You’ve read all the advice for writing a stellar resume and applied all the tips for great content. You’ve spent hours reviewing and perfecting it line by line. Friends have checked and double checked your spelling and grammar.
But you’re still not getting callbacks. Is there anything else you can possibly do to improve your resume so your chances at landing a job are better?
It could be time to leave the content alone. Instead, focus your energy on the design. Yes, I said design.
Consider that hiring recruiters only look at an individual resume for between six seconds (according to a study conducted by TheLadders) and 15 seconds (according to Chameleon Resumes). A well-organized and visually pleasing resume is important to make a strong first impression.
These four tips will help draw the eye to important information and create visual order:
1. Use the most readable fonts
Fonts fall into two main groups: serif fonts and sans-serif fonts. Times New Roman and Cambria are serif fonts, meaning each letter has a tiny edge. Arial and Calibri are rounder, sans-serif fonts. (Wikipedia’s article on serifs gives a quick explanation of the difference.)
The difference is important because serif fonts look great at larger point sizes, but the further you reduce them, the less legible they are. The serifs create clutter and strain the eyes, especially in large blocks. They are not good to use in the main body of your resume.
Instead, use a serif for section headers and a sans-serif for the body. The change in font creates clear visual separation that attracts the eye to important information.
For example, use Cambria for job titles and the dates you were employed, then switch to Calibri for the content describing the position. TheLadders reports that company titles and employment dates are two of the most reviewed parts of your resume. Changing the font will guide the eye naturally to these sections.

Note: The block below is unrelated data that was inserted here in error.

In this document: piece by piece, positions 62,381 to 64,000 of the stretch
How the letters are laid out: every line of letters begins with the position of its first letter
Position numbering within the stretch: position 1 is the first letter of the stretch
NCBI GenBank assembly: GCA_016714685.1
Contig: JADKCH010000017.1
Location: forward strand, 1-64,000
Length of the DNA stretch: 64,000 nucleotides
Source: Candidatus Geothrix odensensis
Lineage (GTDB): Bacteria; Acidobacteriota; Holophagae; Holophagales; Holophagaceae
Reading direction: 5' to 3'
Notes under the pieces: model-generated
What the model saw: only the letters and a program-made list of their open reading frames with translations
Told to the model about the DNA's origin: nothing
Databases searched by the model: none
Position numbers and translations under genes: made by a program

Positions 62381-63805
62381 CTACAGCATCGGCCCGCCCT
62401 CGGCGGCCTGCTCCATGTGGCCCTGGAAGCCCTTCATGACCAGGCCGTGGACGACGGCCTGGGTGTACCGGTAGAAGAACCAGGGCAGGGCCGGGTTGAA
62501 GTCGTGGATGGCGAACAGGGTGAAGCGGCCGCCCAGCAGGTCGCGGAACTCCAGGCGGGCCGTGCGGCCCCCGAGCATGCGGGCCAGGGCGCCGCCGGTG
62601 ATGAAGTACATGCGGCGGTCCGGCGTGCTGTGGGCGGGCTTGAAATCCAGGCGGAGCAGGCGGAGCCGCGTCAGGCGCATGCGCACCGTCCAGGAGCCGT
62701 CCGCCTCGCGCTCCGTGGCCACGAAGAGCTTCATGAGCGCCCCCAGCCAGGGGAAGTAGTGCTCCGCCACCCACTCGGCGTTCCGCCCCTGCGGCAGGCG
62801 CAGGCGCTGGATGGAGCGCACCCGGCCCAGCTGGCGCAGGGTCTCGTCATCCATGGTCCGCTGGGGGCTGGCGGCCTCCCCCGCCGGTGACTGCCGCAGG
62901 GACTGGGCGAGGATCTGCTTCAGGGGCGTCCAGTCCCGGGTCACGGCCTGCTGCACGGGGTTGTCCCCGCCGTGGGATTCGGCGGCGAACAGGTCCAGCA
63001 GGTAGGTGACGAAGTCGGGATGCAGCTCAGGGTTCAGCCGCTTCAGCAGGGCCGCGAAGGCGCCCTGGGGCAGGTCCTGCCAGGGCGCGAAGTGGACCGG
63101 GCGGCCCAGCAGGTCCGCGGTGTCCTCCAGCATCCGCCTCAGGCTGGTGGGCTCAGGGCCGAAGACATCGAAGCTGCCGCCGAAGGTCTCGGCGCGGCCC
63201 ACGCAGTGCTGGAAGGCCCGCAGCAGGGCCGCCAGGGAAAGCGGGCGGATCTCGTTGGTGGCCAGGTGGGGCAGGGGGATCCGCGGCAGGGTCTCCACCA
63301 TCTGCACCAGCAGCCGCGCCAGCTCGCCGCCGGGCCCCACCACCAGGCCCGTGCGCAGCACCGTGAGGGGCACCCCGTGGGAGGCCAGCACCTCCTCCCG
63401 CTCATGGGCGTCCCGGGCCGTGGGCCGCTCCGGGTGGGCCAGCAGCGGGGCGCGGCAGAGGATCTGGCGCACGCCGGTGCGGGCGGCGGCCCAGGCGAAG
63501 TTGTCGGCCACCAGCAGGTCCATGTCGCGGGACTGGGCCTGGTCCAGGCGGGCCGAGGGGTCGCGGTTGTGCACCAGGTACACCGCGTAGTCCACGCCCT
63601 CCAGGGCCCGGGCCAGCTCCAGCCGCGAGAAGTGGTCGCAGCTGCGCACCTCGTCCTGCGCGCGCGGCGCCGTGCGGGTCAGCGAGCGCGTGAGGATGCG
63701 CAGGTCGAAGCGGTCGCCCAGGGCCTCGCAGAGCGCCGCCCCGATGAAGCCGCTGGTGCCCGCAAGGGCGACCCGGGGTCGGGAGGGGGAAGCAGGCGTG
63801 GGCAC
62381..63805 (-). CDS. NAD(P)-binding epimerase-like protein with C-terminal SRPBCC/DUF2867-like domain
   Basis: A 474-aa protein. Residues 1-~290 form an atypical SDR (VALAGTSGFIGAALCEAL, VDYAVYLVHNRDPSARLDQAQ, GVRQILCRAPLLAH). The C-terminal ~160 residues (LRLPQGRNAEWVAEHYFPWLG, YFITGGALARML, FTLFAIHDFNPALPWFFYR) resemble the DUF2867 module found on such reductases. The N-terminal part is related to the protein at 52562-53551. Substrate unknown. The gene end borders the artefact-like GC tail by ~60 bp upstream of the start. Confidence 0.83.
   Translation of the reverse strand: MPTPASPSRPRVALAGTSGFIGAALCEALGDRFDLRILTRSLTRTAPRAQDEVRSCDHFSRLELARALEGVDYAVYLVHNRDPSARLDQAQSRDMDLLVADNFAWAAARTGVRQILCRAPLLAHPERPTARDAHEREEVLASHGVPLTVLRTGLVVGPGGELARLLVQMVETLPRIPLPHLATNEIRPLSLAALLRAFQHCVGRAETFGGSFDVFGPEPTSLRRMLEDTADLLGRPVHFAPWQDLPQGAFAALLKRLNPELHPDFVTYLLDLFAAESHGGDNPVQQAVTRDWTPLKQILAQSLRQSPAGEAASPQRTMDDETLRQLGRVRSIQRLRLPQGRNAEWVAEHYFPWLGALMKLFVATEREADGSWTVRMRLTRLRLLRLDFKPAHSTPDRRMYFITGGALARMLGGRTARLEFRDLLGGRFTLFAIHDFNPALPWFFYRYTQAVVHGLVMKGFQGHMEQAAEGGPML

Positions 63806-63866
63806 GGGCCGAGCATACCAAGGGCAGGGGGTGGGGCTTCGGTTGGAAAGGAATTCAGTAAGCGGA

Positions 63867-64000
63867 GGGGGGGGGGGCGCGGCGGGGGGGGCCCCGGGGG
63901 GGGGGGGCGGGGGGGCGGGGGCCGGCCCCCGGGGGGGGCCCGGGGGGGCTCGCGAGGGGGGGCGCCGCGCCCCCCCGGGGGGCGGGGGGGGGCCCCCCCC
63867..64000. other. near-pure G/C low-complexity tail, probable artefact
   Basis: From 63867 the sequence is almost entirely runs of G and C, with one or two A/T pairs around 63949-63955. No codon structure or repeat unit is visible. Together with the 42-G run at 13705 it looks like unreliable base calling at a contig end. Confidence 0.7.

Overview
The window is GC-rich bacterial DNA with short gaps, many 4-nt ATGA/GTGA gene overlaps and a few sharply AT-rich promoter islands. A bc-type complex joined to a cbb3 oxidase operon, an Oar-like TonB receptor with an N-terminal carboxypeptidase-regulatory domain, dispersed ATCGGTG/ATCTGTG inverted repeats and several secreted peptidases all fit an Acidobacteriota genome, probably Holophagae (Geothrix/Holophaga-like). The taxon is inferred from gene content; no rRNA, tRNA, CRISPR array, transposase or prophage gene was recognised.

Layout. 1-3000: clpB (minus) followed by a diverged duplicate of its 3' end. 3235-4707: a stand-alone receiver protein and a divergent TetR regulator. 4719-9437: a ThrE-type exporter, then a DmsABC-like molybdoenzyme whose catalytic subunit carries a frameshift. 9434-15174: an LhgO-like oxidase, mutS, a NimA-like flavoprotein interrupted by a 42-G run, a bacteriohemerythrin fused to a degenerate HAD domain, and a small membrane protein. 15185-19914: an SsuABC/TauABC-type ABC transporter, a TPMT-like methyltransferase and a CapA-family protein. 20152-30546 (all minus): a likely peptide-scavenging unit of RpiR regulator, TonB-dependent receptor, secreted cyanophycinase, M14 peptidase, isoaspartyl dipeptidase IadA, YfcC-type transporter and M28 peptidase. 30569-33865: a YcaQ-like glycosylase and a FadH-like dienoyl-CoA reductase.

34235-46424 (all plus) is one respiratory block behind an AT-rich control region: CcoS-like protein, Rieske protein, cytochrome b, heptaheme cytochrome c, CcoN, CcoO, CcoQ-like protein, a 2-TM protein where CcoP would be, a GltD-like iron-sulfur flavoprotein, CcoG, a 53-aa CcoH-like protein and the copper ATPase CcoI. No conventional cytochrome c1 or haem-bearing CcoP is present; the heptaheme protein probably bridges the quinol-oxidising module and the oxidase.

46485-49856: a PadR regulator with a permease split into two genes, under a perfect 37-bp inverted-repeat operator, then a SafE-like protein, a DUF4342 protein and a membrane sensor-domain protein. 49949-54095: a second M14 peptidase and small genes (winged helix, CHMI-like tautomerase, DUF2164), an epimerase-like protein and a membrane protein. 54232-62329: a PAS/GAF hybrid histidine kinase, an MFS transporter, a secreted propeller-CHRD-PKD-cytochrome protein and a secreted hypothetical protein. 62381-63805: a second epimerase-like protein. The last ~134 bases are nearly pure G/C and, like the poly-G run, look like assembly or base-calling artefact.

If you prefer to stick to one font for consistency, use a sans-serif. Sans-serifs look fine in larger text and are still easy to read in smaller sizes.
2. Create separation with visual space
Spacing is an important visual cue to the brain, as well as a resting space for the eyes. Two common mistakes on resumes are:
- Bolded text, underlines or italics to separate sections, as in this example. Instead, use white space to create visual separation.
- Uniform spacing between a section header, its content and different sections, as in this example. Instead, create visual hierarchy by separating sections with more space.
I can’t say it enough: spacing is important. The visual cue it sends to our brains can’t be replaced by bold text. Nothing says “this section is ending and the next is beginning” like a nice double space in your document.
It’s equally important to keep the header and its associated content grouped together. Section headers should not be stranded out in the middle of no man’s land. Remember, a recruiter spends less than 15 seconds scanning your resume. Anyone should be able to glance at a section header and automatically understand it belongs with the bullets below.
If you like a cleaner look with lots of white space, use half the amount of space between section title and content in relation to the space used between sections. Your resume will still have white space, but you won’t sacrifice visual organization.
3. Use header space wisely
Every line you can save in your main header is one more line you can dedicate to describing your skills below. Every piece of contact information does not need its own line like this resume example or this one. Instead, use one line for your entire address and another for your cell phone number and email. Here’s a great example of a space-saving header.
Don’t list multiple addresses, phone numbers or email addresses. List the closest address to the job you’re applying for. Include the one phone number and one email address where you can most easily be reached.
4. Write in bullet points, not paragraphs
A recruiter will glaze right over large chunks of text on a resume because paragraphs don’t stand out. List your accomplishments in bullets to improve the chances of catching the recruiter’s eye.
If you submit most of your resumes through online applications, you may be tempted to write in paragraphs because bullets don’t always copy well into form fields. Don’t give in to this temptation! The solution is to keep three identical resume documents up to date:
- Resume.doc (a.k.a. your working document)
- Resume.pdf (a.k.a. your submittable document)
- Resume.txt (a.k.a. your copy/paste document)
Use dashes instead of bullet points for the .txt document. The dashes will copy and paste without format errors into an online application.
It’s slightly more work to keep three documents up to date, but the extra effort will be well worth it when you start getting follow-ups.
Have you applied any of these tips to your resume? Has it made a difference?
Bridget Conrad is an advertising and marketing professional. She writes Branded, a photography blog about the everyday adventures and misadventures of attempted adulthood.